In his fireside chat with Wall Street, IBM chief Lou Gerstner said there were few things deemed unthinkable at Big Blue. Perhaps it's time to think about exiting the PC business.
The idea isn't revolutionary, and it isn't simple. Exiting the PC business would be heresy to a lot of folks that still refer to PCs as "IBM compatibles." On the other hand, IBM's PC business is quite a drag. Just minutes into Gerstner's talk Tuesday, he noticed an analyst using a Dell laptop. That's not a good sign.
"We will do what it takes," said Gerstner, referring to the company's PC business. "We won't allow it to be a continuing drag on the business."
The only real question is how long will IBM be patient with the PC business. Gerstner didn't detail the extent of losses on the PC business, but it's clearly in the red. IBM's PC business has been a disappointing for several quarters. The PC business certainly isn't "one of those glorious high cash flow businesses," said Gerstner.
And it's not like IBM hasn't been trying to fix its PC business. The company exited the retail consumer PC business in the US. But you can still buy Aptivas direct at IBM.com. Meanwhile, Gerstner is "still troubled by the commercial desktop business."
Simply put, if it isn't a ThinkPad, folks aren't buying. In the first quarter, IBM's hardware revenue fell 11 percent, mostly because of flagging PC sales.
Gerstner acknowledged that "there is a lot to do and a lot more to prove" when it comes to the PC business. The CEO even said the company hasn't proven to itself that it can make money selling commercial PCs.
So why do it? IBM can't exit the PC business right now, because PCs still play a role in Big Blue's one-stop information technology goal. IBM provides the services, the servers and the middleware. Exiting the PC business could leave IBM with a hole in its lineup -- even if it's just a gap of perception.
At some point, IBM will face a big decision. The company is restructuring the PC business, but it's not clear Big Blue will turn it around.
Gerstner may be in denial, even though he acknowledged that the PC business financials aren't pretty. He pointed out that IBM's PC losses may not be as bad as they appear. Gerstner noted that "outside the box" revenue falls into other areas for IBM. Add-on revenue streams could fall under services on IBM's revenue breakdown. PC financing revenue is lumped in with Big Blue's financing category.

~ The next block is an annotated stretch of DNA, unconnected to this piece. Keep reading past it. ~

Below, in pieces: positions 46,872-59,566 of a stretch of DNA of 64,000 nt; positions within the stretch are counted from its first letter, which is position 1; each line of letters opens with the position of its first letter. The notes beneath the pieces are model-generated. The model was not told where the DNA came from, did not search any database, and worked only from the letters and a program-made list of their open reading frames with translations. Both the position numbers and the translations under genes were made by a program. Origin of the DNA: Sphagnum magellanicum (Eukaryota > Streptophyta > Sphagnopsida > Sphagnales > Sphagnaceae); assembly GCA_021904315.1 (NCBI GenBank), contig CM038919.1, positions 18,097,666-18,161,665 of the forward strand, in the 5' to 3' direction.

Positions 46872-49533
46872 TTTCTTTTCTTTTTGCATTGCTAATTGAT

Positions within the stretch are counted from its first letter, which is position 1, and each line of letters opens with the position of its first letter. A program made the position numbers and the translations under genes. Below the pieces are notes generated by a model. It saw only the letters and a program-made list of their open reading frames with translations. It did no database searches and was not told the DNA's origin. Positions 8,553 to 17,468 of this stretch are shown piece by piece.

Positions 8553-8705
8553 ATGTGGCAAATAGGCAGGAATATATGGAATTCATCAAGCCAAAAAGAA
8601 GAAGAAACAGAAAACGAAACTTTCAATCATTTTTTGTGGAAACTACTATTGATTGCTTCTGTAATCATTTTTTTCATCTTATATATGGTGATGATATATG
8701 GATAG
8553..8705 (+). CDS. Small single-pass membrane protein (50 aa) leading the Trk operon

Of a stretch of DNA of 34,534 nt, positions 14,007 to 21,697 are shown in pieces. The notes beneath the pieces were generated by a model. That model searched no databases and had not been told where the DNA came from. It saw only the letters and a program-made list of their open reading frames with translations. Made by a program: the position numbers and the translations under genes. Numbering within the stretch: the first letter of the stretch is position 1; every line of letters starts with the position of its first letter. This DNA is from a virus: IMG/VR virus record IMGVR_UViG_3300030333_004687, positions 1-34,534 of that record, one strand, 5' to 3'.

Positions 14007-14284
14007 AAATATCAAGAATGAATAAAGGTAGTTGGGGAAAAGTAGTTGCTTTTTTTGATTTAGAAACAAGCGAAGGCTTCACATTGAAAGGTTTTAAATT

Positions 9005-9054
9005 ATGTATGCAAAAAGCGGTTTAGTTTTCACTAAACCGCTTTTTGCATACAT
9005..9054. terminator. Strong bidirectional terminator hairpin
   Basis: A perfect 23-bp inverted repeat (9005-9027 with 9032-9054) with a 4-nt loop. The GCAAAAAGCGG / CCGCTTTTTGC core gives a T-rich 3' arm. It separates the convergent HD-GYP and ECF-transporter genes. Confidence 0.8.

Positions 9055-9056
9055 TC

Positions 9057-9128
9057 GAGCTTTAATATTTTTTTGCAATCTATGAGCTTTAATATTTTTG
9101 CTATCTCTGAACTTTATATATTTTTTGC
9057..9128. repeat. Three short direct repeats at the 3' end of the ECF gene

It's a fair point. Every PC vendor relies on "outside the box" revenue. Gateway gloats over non-PC revenue. Dell sells storage systems and peddles software on its site. Compaq and Apple also have extra non-PC revenue.
Part of the problem is IBM's PC cost structure -- and it's not clear what the company can do. The company can't simply shut down the indirect channel, especially since 70 percent PC sales derive from indirect channels. "It's enormously complicated," he said. "You can't just throw out the indirect channel when you depend on it for sales."
IBM said it is trying to revamp the sales network, but that doesn't mean it will work. Compaq hasn't succeeded at going direct and neither have other PC vendors. Dell and Gateway have been successful PC vendors only because they started out direct -- there wasn't any baggage to eliminate.
Gerstner said he won't allow the PC business to drag down financial results. How long can Gerstner hold out?
IBM reiterated that it would post high single-digit revenue growth and double-digit earnings growth for the company. "It's not in our model," said Gerstner. "It's not necessary to us."
Big Blue is boring, but consistent. Despite allowing EMC and Sun Microsystems push it around, IBM can take a punch. It restructured, was hit by a Y2K lockdown and still managed to meet its targets. That focus could pay off as dot-coms and other one-time Wall Street wonders crash and burn.
In today's market, IBM looks downright contrarian. On acquisitions, Gerstner said IBM won't shy away from big purchases, but isn't going to pay nosebleed valuations for earnings-impaired startups. "I don't see the need to chase big acquisitions," he said. "We'll only do it if it makes sense for shareholders."
Gerstner even mocked all the pro forma earnings talk that inevitably accompanies acquisition announcements. You could call it the earnings minus all the bad stuff approach.
The IBM chief also shot down companies' silly love affair with "tracking stocks." He said IBM has no interest in tracking stocks. "You either have a business or you don't," he said. "We'll find ways to monetise for shareholders." Gerstner said the sale of its global networking business to AT&T is an example of monetising a division without doing a tracking stock.
And finally earnings and cash will matter even more. "There will be more and more appreciation for companies that drive cash flow and build an earnings track record," he said.
Amen, Mr. Gerstner. Amen.
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